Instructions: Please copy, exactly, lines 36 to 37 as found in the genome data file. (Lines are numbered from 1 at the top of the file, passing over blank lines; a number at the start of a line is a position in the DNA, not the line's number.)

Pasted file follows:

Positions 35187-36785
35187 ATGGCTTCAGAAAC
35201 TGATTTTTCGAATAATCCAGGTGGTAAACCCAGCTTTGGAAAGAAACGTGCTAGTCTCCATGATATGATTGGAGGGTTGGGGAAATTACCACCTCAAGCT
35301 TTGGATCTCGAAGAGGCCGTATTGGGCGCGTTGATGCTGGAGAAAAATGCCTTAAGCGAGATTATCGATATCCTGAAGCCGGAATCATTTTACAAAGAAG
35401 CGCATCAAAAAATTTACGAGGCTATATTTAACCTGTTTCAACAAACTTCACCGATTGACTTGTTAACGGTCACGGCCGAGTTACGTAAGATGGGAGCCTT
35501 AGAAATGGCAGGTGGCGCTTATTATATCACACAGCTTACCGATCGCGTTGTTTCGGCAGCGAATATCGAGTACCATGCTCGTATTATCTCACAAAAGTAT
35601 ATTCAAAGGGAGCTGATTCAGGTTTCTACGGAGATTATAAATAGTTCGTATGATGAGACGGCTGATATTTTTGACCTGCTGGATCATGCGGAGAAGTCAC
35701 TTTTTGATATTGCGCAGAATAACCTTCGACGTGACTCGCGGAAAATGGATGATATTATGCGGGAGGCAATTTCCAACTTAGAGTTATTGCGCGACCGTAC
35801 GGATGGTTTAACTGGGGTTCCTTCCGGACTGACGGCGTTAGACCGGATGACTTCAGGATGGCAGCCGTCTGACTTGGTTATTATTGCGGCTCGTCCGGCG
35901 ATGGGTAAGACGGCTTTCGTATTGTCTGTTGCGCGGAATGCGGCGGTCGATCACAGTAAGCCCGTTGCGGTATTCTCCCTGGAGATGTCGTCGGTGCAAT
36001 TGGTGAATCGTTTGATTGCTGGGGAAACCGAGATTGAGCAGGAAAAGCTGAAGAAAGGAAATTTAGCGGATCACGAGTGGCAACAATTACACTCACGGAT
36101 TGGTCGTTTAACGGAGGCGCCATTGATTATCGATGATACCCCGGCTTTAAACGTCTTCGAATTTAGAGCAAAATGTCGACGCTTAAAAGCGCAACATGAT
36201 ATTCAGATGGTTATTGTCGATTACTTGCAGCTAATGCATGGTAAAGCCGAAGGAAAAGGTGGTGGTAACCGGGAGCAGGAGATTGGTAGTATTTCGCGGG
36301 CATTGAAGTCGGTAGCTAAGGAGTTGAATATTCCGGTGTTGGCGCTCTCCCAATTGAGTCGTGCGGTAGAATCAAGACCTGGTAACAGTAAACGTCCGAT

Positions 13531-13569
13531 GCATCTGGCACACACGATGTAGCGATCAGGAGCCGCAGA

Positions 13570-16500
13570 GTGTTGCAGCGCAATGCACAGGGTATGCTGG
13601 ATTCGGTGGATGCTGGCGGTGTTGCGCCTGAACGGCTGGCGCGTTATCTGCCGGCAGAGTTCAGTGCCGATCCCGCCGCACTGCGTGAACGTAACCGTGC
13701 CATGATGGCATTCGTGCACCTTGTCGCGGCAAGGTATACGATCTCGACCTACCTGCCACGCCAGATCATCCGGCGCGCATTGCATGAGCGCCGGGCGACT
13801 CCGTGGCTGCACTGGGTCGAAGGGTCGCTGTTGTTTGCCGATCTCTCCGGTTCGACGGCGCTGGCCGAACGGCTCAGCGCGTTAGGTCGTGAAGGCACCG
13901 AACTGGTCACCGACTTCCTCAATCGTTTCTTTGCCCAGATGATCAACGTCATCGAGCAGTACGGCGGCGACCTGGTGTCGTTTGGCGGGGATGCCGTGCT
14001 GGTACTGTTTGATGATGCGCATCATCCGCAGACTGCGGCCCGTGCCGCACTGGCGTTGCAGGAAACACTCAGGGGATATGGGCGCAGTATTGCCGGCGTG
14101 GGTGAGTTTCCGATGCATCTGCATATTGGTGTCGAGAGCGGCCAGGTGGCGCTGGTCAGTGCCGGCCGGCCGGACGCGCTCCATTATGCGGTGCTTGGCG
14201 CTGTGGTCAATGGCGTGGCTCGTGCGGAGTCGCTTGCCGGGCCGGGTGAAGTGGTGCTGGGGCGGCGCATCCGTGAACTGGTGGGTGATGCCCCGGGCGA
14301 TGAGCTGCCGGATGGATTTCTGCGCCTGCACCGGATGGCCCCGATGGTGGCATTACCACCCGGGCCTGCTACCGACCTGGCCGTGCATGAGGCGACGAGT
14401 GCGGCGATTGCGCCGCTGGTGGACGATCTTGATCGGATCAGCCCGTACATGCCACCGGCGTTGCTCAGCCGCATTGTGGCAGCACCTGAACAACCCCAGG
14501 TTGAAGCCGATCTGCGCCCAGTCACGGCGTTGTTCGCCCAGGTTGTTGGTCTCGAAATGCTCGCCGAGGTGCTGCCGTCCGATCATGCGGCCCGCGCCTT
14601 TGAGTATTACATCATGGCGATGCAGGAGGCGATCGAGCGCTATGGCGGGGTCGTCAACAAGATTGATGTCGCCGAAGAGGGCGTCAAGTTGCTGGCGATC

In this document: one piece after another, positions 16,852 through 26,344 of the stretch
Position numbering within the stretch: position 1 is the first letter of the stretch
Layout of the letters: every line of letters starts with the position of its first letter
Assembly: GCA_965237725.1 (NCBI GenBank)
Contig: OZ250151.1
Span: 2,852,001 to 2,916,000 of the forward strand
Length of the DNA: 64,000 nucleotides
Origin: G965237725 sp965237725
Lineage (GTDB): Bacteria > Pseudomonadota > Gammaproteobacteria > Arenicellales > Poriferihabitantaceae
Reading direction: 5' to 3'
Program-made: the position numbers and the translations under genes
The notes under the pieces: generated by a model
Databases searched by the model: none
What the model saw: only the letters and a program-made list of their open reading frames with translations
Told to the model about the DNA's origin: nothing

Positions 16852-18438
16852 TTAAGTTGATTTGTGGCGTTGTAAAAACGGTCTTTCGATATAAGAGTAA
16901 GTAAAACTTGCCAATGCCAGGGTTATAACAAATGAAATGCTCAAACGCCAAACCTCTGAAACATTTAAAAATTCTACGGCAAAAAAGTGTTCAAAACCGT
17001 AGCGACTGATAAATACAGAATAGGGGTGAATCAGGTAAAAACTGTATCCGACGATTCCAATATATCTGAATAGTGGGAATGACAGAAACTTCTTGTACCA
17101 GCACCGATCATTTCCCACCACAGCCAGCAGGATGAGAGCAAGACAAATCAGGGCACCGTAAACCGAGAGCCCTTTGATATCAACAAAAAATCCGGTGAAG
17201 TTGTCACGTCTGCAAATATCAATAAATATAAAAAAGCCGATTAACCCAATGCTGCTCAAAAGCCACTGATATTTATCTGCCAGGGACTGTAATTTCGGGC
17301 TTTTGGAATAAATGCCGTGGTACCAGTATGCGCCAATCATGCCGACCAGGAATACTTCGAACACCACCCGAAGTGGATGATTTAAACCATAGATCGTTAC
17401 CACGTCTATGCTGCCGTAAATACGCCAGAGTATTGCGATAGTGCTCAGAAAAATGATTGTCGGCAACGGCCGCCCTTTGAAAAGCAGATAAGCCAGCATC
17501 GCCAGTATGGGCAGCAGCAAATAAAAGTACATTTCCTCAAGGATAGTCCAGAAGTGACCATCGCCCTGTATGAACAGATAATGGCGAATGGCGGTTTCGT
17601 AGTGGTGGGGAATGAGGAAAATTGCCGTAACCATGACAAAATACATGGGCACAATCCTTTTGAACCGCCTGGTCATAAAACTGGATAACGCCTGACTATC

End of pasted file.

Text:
Length of the DNA: 64,000 nucleotides
Origin: G965237725 sp965237725